Written by our guest blogger (and my son) Liam Puknys.
From the moment we enter preschool, our parents tell us to watch out for germs. We wash our hands, use hand sanitizer, and try to avoid these little bugs as much as possible. We take antibiotics to kill them and use vaccines to prevent them from making us sick in the first place. You’ve likely been reading that some of these germs, especially certain bacteria, are actually vital to our health and play a major role in almost every aspect of our health. And, now we are being told that we need to nurture our good bacteria. Before we jump into shifting from killing bacteria to nurturing them, let’s pause for a moment to talk about what’s up in your gut.
All animals have helpful and essential bacteria throughout our digestive tracts and skin. These bacteria, which form a system called the normal microbiota, perform a variety of key functions that help keep us healthy. This picture explains the different ways in which microorganisms can interact with your body, the good and the bad. I recommend looking past the pictures, which all look pretty bad, and reading the text as well.
We basically have an unspoken agreement with the bacteria of our microbiota: we give them warmth, an abundance of nutrients, and a place to live in exchange for rent. They pay that rent in several ways, the most basic way is that the bacteria of the normal microbiota take up physical space and devour nutrients. So, in addition to their digestive role, these good bacteria crowd out pathogenic bacteria, by depriving them of food, and keep them from colonizing. They also make vitamin K, an essential nutrient that your body cannot make.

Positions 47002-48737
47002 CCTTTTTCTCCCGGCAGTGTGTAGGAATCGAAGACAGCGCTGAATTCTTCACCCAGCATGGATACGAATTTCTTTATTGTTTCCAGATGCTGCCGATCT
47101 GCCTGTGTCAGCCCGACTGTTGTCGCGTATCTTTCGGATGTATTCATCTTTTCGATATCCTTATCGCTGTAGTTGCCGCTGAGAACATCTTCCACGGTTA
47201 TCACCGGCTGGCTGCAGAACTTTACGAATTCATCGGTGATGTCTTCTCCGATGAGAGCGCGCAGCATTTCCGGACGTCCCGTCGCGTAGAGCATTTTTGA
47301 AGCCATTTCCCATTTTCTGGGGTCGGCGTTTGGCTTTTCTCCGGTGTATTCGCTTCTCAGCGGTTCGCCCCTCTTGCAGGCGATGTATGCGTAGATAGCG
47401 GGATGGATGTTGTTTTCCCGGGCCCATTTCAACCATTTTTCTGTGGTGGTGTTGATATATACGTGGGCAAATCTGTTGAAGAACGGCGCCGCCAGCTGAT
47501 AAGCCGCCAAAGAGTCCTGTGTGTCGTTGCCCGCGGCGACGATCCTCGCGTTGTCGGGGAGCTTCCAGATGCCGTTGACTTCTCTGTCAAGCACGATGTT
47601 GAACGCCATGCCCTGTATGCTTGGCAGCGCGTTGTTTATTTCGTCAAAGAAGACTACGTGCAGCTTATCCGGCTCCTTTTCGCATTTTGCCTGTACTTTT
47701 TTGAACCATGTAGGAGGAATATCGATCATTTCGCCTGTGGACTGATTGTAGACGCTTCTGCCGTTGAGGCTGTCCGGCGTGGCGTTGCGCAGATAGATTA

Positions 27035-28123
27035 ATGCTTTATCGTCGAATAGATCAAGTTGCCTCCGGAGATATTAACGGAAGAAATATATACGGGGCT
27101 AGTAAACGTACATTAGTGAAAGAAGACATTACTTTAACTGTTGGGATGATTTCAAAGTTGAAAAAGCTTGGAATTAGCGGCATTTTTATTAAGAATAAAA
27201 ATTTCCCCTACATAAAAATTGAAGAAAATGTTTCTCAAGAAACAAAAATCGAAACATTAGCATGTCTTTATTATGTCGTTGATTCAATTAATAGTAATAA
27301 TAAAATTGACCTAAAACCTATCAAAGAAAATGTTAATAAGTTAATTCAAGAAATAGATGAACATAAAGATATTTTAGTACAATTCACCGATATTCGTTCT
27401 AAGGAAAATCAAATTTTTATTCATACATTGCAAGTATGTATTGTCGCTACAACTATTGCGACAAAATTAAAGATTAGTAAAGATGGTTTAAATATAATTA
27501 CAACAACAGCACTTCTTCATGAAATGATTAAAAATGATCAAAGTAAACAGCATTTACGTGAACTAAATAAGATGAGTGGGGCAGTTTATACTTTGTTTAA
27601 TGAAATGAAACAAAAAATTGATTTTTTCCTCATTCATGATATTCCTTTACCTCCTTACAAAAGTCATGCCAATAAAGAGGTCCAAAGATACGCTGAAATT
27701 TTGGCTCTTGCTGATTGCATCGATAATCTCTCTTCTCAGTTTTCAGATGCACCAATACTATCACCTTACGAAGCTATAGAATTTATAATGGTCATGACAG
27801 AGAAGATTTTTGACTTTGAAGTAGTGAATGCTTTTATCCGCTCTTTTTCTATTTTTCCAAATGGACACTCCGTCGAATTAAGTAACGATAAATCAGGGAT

Our healthy bacteria help an almost immeasurable amount in digesting our food. For starters, the four pounds of bacteria in your gut eat excess sugars and starches in the small intestine before you can absorb all of it, helping manage your weight and releasing essential nutrients. A dramatic example our reliance on our microbiota is a certain New Guinean tribe that eats a diet of 90% low protein sweet potato—their gut bacteria make this possible by converting the plant’s carbohydrates into protein.
The health and balance of your gut bacteria is one of the reasons that taking antibiotics when you don’t need them is a bad idea. Antibiotics kill ALL bacteria they can find, including healthy gut bacteria. Taking an antibiotic may not only make digestion more difficult, but may also, ironically, induce an infection. Opportunistic pathogens that reestablish themselves early after an antibiotic wipe can flourish because there is no competition for nutrients. Taking unnecessary antibiotics may lead to more significant immune problems down the line because your healthy bacteria may not fully recover with each exposure to antibiotics.
There is no doubt that your microbiota play a vital part in maintaining your health. Some forward thinking doctors are starting to consider your microbiota as an organ as vital as your liver or kidneys! If you have a gut or immune problem, you may want to talk to your doctor about improving your microbiota.